“This is a culture war issue. It’s a very, very awkward position to be in, because you have to go against your constituents in order to protect them – even though they say they want no deal.”
– Tony Travers, London School of Economics professor
For astute analysis of complex geopolitical issues, we often turn to the Cayman Islands’ own Tony Travers, a senior partner of Travers Thorp Alberga who knows more about global finance than, well, just about anyone. Today’s editorial, however, opens with an incisive quote from “the other Tony Travers” – a London-based professor who neatly sums up the “elites’ perspective” on the ongoing Brexit fiasco.
England’s Mr. Travers made his comments to The New York Times in response to Parliament’s vote Tuesday to attempt to remove the Irish border “backstop” from the Brexit deal that had been negotiated by Prime Minister Theresa May and then rejected by overwhelming margins in Parliament.
British lawmakers’ proposal to amend the 585-page Brexit agreement sends Ms. May back to Brussels, where she is to meet European Union officials who have already (to quote the Associated Press story we have published on Page 10 in today’s Compass) “offered a united chorus of ‘No’” to the changes she is charged with negotiating.
Both Ms. May and EU officials have previously asserted that the plan rejected by Parliament was the best that could be expected. French President Emmanuel Macron said it “is the best accord possible. It is not re-negotiable.”
EU Council President Donald Tusk’s office stated this week that the Irish border agreement, specifically, is “not open for renegotiation.”
Pundits say Parliament’s decision to press the issue of the Irish backstop increases the likelihood of the U.K. leaving the EU on the March 29 deadline without any agreement being in place. (It is worth noting, but perhaps not much more, that British lawmakers also passed a non-binding motion calling on the government to rule out the occurrence of a “no deal” Brexit on March 29.)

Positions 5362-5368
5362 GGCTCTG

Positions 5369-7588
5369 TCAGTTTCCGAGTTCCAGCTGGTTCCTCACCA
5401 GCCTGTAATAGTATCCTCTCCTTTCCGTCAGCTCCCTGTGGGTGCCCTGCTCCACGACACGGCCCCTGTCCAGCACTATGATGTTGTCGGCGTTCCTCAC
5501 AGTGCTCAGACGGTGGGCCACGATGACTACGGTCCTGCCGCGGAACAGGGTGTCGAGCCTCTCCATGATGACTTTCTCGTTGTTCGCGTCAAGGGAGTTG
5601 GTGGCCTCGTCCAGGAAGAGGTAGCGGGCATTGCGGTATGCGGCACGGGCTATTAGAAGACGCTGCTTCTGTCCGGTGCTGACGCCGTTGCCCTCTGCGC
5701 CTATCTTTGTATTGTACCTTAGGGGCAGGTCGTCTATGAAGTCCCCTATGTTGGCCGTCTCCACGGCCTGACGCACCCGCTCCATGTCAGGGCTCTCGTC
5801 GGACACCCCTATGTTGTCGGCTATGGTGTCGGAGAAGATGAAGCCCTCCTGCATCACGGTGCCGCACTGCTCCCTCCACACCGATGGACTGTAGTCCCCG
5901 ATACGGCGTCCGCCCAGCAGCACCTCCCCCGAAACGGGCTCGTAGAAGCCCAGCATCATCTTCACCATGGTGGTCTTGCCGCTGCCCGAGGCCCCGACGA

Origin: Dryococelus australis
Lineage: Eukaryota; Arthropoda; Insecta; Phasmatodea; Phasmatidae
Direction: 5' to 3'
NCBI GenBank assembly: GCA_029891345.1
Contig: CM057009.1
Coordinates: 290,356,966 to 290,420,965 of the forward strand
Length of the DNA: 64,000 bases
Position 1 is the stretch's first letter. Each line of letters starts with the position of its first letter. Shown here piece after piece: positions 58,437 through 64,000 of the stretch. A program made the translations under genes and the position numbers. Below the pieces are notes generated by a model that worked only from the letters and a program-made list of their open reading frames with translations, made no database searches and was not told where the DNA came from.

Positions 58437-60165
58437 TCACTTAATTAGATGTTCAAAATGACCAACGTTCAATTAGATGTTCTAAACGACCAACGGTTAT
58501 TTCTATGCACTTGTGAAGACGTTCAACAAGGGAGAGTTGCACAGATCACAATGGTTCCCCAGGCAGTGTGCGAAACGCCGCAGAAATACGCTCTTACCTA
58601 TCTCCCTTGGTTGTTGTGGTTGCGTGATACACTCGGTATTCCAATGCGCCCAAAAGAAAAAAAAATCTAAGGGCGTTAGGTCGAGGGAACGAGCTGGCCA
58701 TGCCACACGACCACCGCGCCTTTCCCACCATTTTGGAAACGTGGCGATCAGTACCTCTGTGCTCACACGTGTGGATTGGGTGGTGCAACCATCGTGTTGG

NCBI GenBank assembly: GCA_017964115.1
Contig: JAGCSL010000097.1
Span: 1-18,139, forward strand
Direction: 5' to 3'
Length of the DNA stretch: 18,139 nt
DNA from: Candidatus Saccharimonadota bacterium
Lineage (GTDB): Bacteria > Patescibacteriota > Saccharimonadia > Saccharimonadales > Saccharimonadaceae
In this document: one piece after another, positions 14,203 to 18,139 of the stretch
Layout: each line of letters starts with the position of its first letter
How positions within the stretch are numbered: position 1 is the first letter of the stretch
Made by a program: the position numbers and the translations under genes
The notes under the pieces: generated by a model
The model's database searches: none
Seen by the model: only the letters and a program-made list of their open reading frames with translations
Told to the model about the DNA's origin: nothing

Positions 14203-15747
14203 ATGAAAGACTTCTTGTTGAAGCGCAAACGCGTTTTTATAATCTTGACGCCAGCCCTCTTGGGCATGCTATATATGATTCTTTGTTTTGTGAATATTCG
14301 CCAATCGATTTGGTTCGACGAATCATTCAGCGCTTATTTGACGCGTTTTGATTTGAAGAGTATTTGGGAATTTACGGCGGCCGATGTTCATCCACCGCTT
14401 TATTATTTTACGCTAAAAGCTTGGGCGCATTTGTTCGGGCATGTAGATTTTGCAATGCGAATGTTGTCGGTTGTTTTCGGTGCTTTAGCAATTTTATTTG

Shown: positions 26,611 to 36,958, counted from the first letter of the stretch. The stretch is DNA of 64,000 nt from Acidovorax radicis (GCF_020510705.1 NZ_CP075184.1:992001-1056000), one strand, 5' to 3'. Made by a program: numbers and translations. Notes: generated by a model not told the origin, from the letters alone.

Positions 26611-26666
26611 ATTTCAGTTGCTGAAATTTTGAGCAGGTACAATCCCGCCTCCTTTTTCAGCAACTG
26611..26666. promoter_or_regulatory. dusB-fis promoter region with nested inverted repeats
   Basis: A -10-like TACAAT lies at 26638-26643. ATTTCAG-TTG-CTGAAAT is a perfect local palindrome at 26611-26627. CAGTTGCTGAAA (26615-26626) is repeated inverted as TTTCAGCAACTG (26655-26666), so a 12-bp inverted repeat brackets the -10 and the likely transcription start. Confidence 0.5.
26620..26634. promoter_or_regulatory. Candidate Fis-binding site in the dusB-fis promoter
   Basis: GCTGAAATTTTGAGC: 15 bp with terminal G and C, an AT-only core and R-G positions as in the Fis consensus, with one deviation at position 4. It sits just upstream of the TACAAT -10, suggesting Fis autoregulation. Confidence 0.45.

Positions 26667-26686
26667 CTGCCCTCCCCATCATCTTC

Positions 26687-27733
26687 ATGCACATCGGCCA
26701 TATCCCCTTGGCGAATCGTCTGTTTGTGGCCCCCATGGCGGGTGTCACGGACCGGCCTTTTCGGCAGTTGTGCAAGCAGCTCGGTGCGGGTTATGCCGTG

In other words, Ms. May can expect her reception in Brussels to be not just “chilly,” but akin to the “polar vortex” that has frozen large chunks of the U.S. Midwest, plunging temperatures as low as -44 degrees Fahrenheit. (For the benefit of our British and European readers, that’s -42 Celsius.)
Not aiding Prime Minister May’s cause … actually, obliterating any leverage she might otherwise possess … is her status as a “dead woman walking” following her narrow escape from a no-confidence vote among Parliament following the historic repudiation of her Brexit deal.
From the beginning, British officials’ handling of Brexit could be described as a form of entertainment for those who enjoy ogling slow-motion train wrecks. In mid-2015, then-Prime Minister David Cameron set the stage, and perhaps the bar, for the cavalcade of follies generated during and after the June 2016 Brexit referendum upon which Mr. Cameron bet the future of his political career and his country … a wager the ex-Prime Minister lost, and the consequences of which have engulfed the U.K. and European Continent.
The benefit of hindsight is not necessary to determine that the complex and nuanced question of withdrawing the U.K. from the EU should never have gone to a plebiscite. As American columnist George F. Will has said, the role of the public is not to make policy decisions, but to decide who will make those decisions.
That being said, attempted justifications for holding a second Brexit referendum make for weak tea. Any attempt at a “do over” would be based on the elitist belief of “The Establishment” that the more than 17 million people who voted “Leave” in June 2016 were too misinformed, or too stupid, to know what they were voting for.
Once U.K. voters cast their ballots in favor of “Leave,” their elected officials were (and “remain”) duty-bound to carry out the popular will to which they had appealed … deal or no deal.